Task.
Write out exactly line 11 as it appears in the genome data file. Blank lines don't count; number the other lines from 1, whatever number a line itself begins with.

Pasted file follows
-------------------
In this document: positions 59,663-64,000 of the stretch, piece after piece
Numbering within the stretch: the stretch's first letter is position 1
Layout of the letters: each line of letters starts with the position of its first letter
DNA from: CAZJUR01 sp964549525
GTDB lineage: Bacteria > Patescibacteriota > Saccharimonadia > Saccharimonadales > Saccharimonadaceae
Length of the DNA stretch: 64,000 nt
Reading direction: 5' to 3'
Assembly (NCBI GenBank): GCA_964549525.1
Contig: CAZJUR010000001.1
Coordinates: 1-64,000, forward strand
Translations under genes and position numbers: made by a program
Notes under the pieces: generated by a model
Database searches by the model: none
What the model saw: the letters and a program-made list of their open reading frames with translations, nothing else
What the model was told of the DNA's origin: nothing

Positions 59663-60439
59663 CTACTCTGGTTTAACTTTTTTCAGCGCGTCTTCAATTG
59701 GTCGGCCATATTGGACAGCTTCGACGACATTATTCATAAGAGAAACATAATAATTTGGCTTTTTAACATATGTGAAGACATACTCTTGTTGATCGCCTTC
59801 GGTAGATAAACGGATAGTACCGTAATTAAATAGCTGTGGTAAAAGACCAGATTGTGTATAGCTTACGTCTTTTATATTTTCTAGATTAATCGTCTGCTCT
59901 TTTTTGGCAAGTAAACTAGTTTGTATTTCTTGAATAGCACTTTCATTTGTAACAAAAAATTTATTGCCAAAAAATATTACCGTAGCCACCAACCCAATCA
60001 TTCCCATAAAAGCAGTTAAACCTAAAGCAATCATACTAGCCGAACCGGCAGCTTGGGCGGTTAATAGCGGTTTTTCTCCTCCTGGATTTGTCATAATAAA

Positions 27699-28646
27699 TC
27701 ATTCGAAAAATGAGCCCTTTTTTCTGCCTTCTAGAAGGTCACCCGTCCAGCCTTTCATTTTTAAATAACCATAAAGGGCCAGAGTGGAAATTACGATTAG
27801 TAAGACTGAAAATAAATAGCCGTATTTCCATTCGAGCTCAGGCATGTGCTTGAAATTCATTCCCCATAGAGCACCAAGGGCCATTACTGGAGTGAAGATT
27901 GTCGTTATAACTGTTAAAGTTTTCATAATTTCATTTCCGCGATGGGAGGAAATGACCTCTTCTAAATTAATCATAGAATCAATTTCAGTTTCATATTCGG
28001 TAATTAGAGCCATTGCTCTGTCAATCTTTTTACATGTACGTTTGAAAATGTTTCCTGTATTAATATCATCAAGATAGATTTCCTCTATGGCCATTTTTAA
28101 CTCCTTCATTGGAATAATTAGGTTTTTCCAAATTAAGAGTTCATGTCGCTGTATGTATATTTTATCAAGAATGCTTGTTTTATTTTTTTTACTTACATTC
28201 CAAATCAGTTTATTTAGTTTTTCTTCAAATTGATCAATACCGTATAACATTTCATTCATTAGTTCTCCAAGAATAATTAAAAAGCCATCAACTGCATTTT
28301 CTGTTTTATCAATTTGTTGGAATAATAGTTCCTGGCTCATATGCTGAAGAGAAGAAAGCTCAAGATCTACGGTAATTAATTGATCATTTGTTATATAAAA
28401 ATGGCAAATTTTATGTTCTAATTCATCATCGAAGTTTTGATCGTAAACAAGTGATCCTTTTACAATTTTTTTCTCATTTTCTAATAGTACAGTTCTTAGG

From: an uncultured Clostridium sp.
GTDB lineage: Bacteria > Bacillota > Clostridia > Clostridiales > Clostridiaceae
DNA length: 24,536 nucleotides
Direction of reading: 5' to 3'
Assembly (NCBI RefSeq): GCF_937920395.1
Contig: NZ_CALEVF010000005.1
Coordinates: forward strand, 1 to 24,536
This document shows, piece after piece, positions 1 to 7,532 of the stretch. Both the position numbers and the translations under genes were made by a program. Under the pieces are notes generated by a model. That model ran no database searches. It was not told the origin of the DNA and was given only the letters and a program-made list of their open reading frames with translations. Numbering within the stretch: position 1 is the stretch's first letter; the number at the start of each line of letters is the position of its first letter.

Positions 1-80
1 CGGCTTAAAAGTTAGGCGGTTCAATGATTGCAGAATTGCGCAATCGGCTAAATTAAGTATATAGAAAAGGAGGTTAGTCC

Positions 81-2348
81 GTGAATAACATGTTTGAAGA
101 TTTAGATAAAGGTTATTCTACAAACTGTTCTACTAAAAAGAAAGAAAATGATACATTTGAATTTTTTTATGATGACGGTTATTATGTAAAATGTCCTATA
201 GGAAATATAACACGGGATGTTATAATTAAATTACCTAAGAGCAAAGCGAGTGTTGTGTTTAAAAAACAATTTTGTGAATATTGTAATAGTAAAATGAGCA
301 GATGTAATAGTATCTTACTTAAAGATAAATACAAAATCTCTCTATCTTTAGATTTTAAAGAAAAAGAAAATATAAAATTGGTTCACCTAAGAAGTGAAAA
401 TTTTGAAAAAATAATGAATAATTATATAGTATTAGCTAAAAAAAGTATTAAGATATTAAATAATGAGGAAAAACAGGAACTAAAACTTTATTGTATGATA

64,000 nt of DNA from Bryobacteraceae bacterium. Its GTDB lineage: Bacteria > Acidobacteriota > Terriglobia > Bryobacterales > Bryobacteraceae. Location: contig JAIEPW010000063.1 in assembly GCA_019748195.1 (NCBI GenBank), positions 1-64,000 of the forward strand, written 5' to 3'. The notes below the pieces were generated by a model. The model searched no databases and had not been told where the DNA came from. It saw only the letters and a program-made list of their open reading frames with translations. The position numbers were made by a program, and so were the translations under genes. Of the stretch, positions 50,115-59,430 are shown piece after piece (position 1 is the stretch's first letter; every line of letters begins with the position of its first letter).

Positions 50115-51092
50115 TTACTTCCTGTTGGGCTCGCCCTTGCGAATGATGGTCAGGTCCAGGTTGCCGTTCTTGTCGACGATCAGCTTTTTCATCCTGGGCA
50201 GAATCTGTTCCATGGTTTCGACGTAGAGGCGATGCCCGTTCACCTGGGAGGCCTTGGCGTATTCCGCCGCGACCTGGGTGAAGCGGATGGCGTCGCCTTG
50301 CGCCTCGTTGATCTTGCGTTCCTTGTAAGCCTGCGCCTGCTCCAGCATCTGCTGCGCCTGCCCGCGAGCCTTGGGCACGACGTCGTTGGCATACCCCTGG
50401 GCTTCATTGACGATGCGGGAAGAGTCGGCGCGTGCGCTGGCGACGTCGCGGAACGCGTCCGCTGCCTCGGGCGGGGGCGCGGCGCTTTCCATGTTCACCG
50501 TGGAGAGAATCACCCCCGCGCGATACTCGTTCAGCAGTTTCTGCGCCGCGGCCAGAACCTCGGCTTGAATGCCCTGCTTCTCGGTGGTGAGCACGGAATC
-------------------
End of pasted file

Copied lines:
Translations under genes and position numbers: made by a program